Concluding Remarks

Whiteheadian Process Thought rejects all Platonic descriptors of eternal subjects, eternal nouns and verbs, or eternal types and archetypes. These are idealized descriptors of a process world where nothing eternal exists except as phenomenological and existential descriptors to the lifeforms able to comprehend them. The only real reality is the one which isn't real except as a stream of connecting events repeatedly birthing concreasing relational moments.

And so, yes, Whiteheadian thought is as complex as it sounds. Which is why I leave it to the reader to peruse the remainder of the Wikipedia article given here below on Process Philosophy, along with reading through Whitehead's biography, and the treatise of his book, Process and Reality. (I believe its fourth chapter is the more technical of all the chapters. So don't despair if several readings must be taken. But first complete the book before reading its parts again. This was suggested to my class last year by John Cobb Jr, at 96 years of age).

And because I came to process thought through my earlier years of research and development through the topic of Open and Relational Theology, based upon its Arminian church roots (sic, Jacob Arminius), I did not realize how closely aligned Arminianism was with Process Thought. But once connecting the theology to the philosophy it was a short leap over to connecting the dots. Perhaps another coin with two sides as we might say. One churchy the other worldly.

But it was only years later that I learned that my open and relational friends had already crossed over and could seat earlier biblical theologies firmly down within Process Philosophical Thought and Theology. Though I was heading in this direction it was for me a slower transition being on my own as I yearned to recenter everything  in the bible towards an open and relational theological engagement with Evolutionary Creationism, Quantum Cosmological Thought, Theology Proper, Christology, Eschatology, Harmatology, Pneumatology, Church Theology, Liturgy, Worship, Missions, Evangelism, Societal Movement, Social Justice, and even Earth Ecology.

As such, each and every topic addressed here will now be recentered around Whiteheadian Process Thought in combination with open and relational theology. The dividing line would be from August 2021 of last year when I began to more purposely combine both subjects and write all future blogs in this fashion having completed my first endeavor of discovering a new hermeneutical center to the bible (basically there is none, unless it is God's Love, or Jesus, or what I am working on now).

And you will likely see, as I am seeing, every science in academia is also reacting in the same as I am as they each come across Whitehead's philosophical ideas into their own separate realms of contemplative study and experimental research.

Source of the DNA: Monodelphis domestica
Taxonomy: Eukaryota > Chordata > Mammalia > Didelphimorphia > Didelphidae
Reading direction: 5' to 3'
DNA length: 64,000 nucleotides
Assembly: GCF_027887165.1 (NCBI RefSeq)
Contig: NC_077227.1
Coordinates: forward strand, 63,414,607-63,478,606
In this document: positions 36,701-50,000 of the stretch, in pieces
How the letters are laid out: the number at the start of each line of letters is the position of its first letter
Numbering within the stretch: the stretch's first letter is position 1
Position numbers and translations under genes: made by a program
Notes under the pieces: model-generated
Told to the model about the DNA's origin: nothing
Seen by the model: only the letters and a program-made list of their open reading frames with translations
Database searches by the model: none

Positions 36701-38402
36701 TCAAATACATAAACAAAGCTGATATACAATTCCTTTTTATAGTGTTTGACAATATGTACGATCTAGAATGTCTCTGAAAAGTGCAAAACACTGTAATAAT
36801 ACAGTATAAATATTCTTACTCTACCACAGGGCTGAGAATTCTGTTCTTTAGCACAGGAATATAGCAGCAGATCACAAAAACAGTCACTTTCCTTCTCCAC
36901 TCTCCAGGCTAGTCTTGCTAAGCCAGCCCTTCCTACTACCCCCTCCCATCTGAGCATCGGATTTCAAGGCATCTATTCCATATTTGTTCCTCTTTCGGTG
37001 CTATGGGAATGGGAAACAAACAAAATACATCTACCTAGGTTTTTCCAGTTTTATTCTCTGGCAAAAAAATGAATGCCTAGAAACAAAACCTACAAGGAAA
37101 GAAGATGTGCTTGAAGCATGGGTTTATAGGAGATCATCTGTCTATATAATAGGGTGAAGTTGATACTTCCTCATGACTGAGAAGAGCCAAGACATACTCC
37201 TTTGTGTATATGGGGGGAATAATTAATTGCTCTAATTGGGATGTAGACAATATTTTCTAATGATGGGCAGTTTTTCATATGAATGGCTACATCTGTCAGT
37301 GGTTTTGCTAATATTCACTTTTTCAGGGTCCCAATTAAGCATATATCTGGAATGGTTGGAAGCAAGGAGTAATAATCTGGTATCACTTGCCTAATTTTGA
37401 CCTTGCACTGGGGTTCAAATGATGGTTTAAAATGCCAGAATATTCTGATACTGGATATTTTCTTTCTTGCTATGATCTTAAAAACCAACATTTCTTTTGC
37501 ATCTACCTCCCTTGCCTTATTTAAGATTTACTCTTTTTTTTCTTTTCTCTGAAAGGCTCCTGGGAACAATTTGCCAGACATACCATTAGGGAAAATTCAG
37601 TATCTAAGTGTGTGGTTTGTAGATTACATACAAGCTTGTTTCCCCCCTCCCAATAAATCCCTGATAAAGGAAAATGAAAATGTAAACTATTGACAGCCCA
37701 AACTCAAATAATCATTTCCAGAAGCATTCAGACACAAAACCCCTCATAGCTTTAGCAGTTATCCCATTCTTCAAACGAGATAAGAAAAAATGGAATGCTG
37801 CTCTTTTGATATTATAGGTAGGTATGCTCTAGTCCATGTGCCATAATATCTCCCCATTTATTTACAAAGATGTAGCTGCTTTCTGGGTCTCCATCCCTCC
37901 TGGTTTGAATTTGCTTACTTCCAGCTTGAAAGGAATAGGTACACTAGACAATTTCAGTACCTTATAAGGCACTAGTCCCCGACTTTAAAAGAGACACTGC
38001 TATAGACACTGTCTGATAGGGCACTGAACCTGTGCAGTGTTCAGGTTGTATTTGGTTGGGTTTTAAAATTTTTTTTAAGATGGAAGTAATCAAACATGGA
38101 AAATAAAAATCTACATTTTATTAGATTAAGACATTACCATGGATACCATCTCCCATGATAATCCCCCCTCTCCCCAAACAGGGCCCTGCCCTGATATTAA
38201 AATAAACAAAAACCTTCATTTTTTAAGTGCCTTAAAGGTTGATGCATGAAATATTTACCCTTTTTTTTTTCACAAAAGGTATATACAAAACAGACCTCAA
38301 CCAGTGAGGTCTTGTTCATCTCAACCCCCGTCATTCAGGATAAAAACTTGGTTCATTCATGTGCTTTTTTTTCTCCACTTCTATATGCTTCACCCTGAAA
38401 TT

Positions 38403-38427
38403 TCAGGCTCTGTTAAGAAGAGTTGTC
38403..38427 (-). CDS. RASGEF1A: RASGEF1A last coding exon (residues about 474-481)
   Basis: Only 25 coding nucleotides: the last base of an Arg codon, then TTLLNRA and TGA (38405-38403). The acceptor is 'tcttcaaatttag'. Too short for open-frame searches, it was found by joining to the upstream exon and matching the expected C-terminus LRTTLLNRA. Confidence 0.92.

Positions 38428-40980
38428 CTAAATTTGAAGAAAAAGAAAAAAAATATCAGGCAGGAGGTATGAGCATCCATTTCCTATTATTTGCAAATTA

And with that, I'll stop for the day. In the days ahead I'd like to introduce specifically Process Theology and then try to combine both process subjects in an interactive whole. Thank you for your company.

R.E. Slater
February 11, 2021
Updated February 12, 2021

“Open and Relational Theology” is an umbrella label under which a variety of theologies and believers reside. This variety shares at least two ideas in common: (1) "God experiences time moment-by-moment (thus, open theism); and (2) God, humanity, and creation relate to one another so that everyone or everything gives and receives to the other (thus, relational theism) - The Center for Open and Relational Theology

* * * * * * * *

Process philosophy

[Excerpt of article] Process philosophy — also ontology of becoming, processism, or philosophy of organism — identifies metaphysical reality with change. In opposition to the classical model of change as illusory (as argued by Parmenides) or accidental (as argued by Aristotle), process philosophy regards change as the cornerstone of reality—the cornerstone of being thought of as becoming.

Since the time of Plato and Aristotle, some philosophers have posited true reality as "timeless", based on permanent substances, while processes are denied or subordinated to timeless substances. If Socrates changes, becoming sick, Socrates is still the same (the substance of Socrates being the same), and change (his sickness) only glides over his substance: change is accidental, whereas the substance is essential. Therefore, classic ontology denies any full reality to change, which is conceived as only accidental and not essential. This classical ontology is what made knowledge and a theory of knowledge possible, as it was thought that a science of something in becoming was an impossible feat to achieve.

Philosophers who appeal to process rather than substance include Heraclitus, Karl Marx, Friedrich Nietzsche, Henri Bergson, Martin Heidegger, Charles Sanders Peirce, William James, Alfred North Whitehead, Maurice Merleau-Ponty, Thomas Nail, Alfred Korzybski, R. G. Collingwood, Alan Watts, Robert M. Pirsig, Roberto Mangabeira Unger, Charles Hartshorne, Arran Gare, Nicholas Rescher, Colin Wilson, Tim Ingold, Bruno Latour, and Gilles Deleuze. In physics, Ilya Prigogine distinguishes between the "physics of being" and the "physics of becoming". Process philosophy covers not just scientific intuitions and experiences, but can be used as a conceptual bridge to facilitate discussions among religion, philosophy, and science.

Process philosophy is sometimes classified as closer to Continental philosophy than analytic philosophy, because it is usually only taught in Continental departments. However, other sources state that process philosophy should be placed somewhere in the middle between the poles of analytic versus Continental methods in contemporary philosophy.